Abortion myths vs. realities: Part 2

13 Aug

Here we go – part two in my abortion facts vs. myths series.

If you missed the first part, here’s the background: several months ago I wrote a post criticizing the methods and arguments of anti-choice protesters. Last month, some members of an anti-choice group that I’d counter-protested found the post and began to comment on it. I got fed up with their lies and misinformation and decided to write a fact-based reply to some of the points that anti-choicers use in their arguments.

Just to reiterate my point from the introduction to part one of this post – I’m not going to argue morals here. I’m not arguing right or wrong, or personhood, or anything that is a matter of opinion. I am simply addressing the false and misleading claims that anti-choicers use in their arguments.

factsThe quotes in italics are from the comments on my original post. You can go back to that comment section if you’d like a better idea of the context.

(Please excuse the inconsistencies in spelling; I’m American so I spell things the American way, but many of the sites I’m quoting from are English. You say fertilisation, I say fertilization!).

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Monday Listicle Round-Up

11 Aug

It’s a Monday morning in August, so I’m not going to even try to be clever in this intro. Here are some feminist-y listicles to ease you into the week!

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Rape culture in real life: Poster edition

7 Aug

The other day, a woman I work with (Hi Sarah!) asked me what I thought about the controversy surrounding an NHS anti-rape poster that bore the words “One in three reported rapes happens when the victim has been drinking”. The poster features a disturbing photograph of a woman curled up on the ground, her hand between her thighs, obviously in pain.

I'm really disturbed by this picture. Plus, if two out of three rapes happens when the victim is sober, does that mean I'm safer if I'm drunk?

I’m really disturbed by this picture. Plus, if two out of three rapes happens when the victim is sober, does that mean I’m safer if I’m drunk?

A petition on change.org is calling for the NHS to remove this poster. The petition calls the poster “a blatant and appalling case of victim blaming by our own Government, putting the onus on the victim rather than the perpetrator.”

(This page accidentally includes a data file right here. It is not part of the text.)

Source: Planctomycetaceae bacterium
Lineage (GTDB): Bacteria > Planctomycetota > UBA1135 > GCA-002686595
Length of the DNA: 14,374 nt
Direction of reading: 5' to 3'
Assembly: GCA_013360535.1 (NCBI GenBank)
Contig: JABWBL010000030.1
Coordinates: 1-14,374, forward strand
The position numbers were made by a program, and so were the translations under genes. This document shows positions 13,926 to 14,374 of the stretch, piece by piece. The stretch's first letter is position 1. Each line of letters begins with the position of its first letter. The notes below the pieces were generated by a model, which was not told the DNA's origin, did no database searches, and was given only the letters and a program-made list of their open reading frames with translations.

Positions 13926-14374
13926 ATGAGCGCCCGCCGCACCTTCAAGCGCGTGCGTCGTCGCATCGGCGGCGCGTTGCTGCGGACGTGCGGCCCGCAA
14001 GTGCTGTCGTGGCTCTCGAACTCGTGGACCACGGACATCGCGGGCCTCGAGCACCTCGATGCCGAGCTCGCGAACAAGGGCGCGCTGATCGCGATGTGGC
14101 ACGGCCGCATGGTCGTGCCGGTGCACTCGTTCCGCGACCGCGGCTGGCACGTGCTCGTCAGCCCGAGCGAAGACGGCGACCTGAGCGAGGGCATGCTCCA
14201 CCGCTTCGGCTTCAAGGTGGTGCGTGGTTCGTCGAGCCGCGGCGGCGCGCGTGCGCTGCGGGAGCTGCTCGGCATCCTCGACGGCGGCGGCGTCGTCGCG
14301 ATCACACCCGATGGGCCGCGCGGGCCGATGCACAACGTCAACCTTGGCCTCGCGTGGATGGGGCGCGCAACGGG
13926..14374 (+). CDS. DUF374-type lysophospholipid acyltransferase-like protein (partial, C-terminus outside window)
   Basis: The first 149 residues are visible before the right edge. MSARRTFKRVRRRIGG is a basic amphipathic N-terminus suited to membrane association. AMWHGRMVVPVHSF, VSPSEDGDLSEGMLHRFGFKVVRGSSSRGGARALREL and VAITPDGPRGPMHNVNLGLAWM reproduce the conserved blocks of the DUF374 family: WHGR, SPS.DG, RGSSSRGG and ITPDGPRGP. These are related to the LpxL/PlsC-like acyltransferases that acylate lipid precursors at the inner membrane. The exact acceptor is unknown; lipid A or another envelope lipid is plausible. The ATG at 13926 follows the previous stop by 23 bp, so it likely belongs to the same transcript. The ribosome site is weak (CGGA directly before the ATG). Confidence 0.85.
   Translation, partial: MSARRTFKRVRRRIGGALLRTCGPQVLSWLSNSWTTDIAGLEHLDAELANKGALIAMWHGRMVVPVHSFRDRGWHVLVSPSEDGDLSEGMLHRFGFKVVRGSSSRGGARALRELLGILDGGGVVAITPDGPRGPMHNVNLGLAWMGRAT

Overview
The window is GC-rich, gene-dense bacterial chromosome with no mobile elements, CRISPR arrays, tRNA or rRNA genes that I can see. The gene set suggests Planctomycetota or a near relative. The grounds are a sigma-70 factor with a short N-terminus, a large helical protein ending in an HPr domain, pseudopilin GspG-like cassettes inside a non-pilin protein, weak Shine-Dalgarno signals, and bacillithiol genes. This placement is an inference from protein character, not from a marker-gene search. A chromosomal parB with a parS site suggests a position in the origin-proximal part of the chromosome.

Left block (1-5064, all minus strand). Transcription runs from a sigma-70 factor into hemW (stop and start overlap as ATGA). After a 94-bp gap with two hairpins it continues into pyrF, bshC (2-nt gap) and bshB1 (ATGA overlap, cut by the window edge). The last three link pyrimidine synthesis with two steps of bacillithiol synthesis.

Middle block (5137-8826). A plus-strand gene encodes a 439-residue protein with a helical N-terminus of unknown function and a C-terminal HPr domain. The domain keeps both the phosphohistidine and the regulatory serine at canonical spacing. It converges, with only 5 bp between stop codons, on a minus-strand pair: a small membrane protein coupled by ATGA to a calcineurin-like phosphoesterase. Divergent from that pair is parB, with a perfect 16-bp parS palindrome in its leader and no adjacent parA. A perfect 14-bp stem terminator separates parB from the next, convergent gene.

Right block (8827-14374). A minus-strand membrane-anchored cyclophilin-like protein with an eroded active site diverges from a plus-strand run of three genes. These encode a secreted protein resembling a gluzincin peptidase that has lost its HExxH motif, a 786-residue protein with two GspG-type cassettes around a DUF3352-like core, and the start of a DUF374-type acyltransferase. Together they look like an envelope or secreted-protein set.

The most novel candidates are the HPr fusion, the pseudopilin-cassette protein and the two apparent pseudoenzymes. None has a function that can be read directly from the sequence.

When the department of health was notified of the petition last week, their response was less than encouraging; they refused to apologize on the grounds that this particular poster campaign has not been in use for seven years.  While it was a bit of a relief for me to learn that this was an outdated campaign, they definitely missed a chance to send a message to the public that is more in line with the NHS’s stated position that “If you have been sexually assaulted, remember that it wasn’t your fault. It doesn’t matter what you were wearing, where you were or whether you had been drinking. A sexual assault is always the fault of the perpetrator.”

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I don’t need feminism because… oh. Wait. I do.

29 Jul

Several months ago, a friend sent me a link to the blog “Women Against Feminism,” figuring I’d appreciate its ridiculousness. I followed them for a while, even attempting to reblog and respond to several of the posts, before the overwhelming exasperation and rage I experienced every time one came up on my dash was just too much, and I had to unfollow them.

At the time, I thought about blogging about the posts, but never got around to it. However, the blog has now been discovered by Buzzfeed and is getting some online attention, so I figured now is as good a time as any to weigh in!

I'm going to argue that if you're unironically using the phrase "hysterical hipster whore", then you probably need feminism.

I’m going to argue that if you’re unironically using the phrase “hysterical hipster whore”, then you probably need feminism.